Citizens’ juries; communities deciding on how and where the police will work in their areas; governments using technology to create inventories for citizens to share their local knowledge to solve problems; families helping out with protecting other peoples’ children.
Welcome to the new world of public management – a world in which citizens and governments co-produce public value just as consumers and companies co-produce private value, frequently making use of new applications of technology.
This course begins with critical evaluations of the three dominant models of public management: classic command and control; New Public Management (customer service); and New Public Service (citizen involvement). The principal evaluative tool is Moore’s concept of adding public value, including his score card for assessing it.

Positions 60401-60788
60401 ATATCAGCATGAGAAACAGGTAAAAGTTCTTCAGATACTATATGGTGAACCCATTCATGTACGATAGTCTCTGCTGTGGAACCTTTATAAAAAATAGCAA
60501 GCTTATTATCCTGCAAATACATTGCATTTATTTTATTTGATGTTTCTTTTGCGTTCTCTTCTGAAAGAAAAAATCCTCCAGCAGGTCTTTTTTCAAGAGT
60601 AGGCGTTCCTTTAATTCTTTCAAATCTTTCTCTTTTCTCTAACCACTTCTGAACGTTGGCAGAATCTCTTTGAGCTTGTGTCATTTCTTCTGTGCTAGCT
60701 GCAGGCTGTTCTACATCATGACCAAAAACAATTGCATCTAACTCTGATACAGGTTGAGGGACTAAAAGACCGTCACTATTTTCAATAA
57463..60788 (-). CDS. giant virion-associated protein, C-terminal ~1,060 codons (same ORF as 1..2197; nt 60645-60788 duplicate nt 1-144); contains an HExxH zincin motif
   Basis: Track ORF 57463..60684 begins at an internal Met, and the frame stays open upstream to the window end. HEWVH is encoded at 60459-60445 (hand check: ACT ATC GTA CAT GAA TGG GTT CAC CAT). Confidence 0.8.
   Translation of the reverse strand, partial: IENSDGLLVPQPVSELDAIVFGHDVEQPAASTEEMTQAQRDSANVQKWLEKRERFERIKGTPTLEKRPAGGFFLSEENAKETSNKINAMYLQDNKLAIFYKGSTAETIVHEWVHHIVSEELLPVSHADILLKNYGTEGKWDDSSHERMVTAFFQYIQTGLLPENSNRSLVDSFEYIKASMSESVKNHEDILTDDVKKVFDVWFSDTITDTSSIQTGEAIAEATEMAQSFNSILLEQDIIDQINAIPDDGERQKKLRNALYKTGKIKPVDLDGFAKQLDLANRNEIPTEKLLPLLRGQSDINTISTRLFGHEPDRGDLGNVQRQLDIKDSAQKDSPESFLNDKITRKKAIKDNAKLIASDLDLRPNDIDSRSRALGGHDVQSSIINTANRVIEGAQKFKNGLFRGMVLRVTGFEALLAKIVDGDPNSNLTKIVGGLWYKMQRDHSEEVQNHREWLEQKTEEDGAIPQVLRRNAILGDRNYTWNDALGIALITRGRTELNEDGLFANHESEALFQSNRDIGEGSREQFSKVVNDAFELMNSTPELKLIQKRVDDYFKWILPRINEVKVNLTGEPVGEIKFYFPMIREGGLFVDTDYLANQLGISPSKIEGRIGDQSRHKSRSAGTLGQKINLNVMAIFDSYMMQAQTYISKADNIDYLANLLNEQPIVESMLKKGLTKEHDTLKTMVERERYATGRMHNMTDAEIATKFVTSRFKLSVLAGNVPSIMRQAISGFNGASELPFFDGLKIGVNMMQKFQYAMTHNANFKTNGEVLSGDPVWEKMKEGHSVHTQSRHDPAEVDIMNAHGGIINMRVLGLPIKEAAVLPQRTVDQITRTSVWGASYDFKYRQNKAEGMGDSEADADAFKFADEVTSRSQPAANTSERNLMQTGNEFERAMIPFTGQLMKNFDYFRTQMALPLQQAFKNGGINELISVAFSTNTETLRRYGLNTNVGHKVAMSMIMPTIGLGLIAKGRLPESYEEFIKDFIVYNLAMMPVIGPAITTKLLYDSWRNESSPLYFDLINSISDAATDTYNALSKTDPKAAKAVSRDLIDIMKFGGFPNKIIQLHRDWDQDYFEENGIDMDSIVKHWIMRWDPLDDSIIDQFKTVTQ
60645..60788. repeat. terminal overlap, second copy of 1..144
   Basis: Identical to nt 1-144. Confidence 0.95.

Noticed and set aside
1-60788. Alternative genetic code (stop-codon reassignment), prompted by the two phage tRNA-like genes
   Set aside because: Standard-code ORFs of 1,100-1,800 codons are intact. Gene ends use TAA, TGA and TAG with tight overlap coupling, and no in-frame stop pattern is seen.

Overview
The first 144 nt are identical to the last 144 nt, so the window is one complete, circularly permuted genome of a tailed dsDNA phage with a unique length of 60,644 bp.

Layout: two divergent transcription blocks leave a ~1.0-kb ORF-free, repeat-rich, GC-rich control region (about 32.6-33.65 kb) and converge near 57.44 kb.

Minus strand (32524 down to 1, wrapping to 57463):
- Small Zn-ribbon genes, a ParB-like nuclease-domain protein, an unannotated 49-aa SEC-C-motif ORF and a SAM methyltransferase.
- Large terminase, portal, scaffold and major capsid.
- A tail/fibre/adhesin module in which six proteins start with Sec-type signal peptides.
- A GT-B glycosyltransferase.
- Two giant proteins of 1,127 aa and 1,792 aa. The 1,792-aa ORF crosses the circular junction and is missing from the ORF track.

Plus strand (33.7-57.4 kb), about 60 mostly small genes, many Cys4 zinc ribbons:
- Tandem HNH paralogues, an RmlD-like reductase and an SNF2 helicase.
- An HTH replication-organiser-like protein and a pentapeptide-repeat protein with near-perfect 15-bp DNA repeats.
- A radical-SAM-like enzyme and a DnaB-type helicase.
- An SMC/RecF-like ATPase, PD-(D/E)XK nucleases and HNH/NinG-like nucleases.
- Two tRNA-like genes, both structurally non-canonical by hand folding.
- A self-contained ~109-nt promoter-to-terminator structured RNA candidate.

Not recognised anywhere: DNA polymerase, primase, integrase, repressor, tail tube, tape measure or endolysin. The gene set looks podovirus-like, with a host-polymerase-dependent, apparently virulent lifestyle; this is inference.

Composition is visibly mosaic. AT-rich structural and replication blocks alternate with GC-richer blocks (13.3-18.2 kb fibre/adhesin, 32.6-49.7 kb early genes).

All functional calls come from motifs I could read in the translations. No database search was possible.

The course moves quickly onto techniques of co-production. Theory is combined with practice by using two case studies and one actual field assignment requiring students to develop their own model of co-production to address a specific management requirement.
- Understanding different approaches to public management and knowing when to use them (Essay 1 on a case study to be provided);
- Ability to apply New Public Service and co-production techniques to specific cases (Essay 2 on a case study to be provided);
- Ability to design co-production models to specific public management tasks (Group project report on an actual case0